Caring For a Guinea Pig


Guinea Pigs make excellent first pets for children over the age of 8. Caring for one is a great way to introduce a child to the responsibility of caring for and animal, as they are fairly low maintenance and do not require a lot of attention.

It is important that you try to keep Guinea pigs in pairs if possible as they are social animals and like to live in groups. If you feel that you are unable to keep more than one, maybe you should consider a hamster, rabbit or mouse instead.


Before buying a Guinea pig, you should also make sure that you have enough space in your house for the cage. Cages do not need to be huge, although you should set aside an area of around two metres squared to place it. Other equipment that you are likely to need includes a hamster ball, drinking bottle and feeding tray.

In terms of food, they eat dry food, straw and occasionally like carrots or other raw vegetables. When they eat they store the food in their cheeks for digestion later, and this is what gives them their puffed out cheeks.

The best place to leave your Guinea pig cage is in a spare room or in the garage as they can sometimes smell quite a bit. They are also prone to making noises during the night so you do not want to keep them in a bedroom as they may keep you awake. At first they may seem like fairly timid creatures although once they get to know their new surroundings they will grow in confidence and will happily sit on your knee while you stoke them. Fin out more about them here:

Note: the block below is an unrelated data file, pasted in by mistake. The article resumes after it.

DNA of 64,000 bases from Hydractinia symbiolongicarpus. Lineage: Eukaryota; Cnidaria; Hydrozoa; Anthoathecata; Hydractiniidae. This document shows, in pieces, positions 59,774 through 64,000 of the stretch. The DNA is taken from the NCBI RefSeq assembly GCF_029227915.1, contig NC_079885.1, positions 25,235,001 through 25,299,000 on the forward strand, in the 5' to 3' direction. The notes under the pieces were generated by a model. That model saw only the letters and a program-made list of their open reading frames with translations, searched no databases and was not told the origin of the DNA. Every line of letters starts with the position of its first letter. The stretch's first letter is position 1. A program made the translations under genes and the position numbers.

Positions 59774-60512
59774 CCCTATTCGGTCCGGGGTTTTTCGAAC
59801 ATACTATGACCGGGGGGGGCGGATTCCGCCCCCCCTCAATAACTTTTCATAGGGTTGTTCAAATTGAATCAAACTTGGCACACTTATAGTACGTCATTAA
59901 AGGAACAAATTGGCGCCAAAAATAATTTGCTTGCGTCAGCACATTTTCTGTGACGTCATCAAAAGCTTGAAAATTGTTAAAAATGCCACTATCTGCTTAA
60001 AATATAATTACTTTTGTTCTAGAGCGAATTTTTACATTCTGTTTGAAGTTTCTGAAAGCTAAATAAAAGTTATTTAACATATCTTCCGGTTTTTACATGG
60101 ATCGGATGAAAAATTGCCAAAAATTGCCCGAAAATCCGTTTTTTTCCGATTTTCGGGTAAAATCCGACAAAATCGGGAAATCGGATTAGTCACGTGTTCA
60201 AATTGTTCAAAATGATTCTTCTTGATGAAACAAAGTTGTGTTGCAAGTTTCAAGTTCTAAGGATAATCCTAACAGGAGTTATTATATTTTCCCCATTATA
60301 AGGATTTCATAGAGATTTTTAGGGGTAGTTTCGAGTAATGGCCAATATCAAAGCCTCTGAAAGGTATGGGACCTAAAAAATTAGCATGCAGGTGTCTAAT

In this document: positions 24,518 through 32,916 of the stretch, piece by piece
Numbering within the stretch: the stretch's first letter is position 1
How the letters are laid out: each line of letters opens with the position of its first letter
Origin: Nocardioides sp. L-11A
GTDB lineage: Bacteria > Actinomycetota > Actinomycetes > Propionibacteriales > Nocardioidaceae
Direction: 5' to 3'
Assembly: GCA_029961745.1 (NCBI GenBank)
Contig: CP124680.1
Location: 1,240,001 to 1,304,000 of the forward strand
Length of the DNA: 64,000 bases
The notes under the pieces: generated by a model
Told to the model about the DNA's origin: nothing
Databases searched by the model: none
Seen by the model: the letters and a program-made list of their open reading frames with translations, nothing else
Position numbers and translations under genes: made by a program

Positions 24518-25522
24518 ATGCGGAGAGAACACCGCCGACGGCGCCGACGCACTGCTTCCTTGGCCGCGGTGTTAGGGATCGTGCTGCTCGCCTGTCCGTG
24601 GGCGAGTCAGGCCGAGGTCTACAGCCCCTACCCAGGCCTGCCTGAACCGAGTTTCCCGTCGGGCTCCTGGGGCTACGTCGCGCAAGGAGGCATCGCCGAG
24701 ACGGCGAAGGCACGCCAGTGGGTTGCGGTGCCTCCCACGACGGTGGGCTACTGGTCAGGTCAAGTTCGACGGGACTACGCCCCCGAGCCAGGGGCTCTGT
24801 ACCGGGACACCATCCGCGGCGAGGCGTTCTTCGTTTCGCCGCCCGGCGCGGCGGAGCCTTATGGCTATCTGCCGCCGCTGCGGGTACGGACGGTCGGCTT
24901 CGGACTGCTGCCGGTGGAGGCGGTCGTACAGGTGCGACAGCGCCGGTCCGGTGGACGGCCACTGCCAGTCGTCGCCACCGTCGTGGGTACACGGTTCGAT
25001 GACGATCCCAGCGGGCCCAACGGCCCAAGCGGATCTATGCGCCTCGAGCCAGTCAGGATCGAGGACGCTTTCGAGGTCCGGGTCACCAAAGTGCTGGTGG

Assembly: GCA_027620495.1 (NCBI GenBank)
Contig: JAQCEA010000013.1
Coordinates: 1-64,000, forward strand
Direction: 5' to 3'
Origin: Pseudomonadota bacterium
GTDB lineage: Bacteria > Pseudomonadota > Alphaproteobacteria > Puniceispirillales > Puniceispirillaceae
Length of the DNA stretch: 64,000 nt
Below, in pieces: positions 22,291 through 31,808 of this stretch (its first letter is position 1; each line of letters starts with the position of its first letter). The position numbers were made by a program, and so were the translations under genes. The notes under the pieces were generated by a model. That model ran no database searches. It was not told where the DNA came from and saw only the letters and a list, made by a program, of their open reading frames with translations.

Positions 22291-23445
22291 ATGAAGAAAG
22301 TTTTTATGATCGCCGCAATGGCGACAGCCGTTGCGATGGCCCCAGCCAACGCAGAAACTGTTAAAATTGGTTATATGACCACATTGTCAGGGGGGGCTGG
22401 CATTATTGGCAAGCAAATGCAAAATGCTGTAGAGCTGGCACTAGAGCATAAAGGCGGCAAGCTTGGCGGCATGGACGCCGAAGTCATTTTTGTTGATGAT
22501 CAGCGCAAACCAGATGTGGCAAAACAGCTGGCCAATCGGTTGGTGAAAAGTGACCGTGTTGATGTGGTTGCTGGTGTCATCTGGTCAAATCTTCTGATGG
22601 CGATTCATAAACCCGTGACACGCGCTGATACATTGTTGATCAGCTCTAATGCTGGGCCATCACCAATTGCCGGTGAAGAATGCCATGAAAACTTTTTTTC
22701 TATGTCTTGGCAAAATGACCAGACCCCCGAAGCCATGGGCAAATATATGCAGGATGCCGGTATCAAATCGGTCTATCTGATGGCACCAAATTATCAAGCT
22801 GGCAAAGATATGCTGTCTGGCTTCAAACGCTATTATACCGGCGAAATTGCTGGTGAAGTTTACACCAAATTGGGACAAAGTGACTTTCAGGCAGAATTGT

In terms of lifespan they live up to 8 and 10 years and they make lovely first pets for both boys and girls. Occasionally you may need to trim the claws back a little as they do tend to grow rather quickly. Also the teeth continue to grown throughout their lives and occasionally they can fall out, although this is no particular cause for alarm.


There are many different colours to choose from including tortoise shell, brown, light brown and black. The length of the hair also varies somewhat, with some breeds having very short hair and other longer hair.

The larger the cage that you can give them, the better, as they do like to run around quite a lot. Occasionally, you might want to let them round around in the garden for a short while, although remember never to take your eyes off them as they run very fast and could dart out of eye shot in a split second if you are not careful.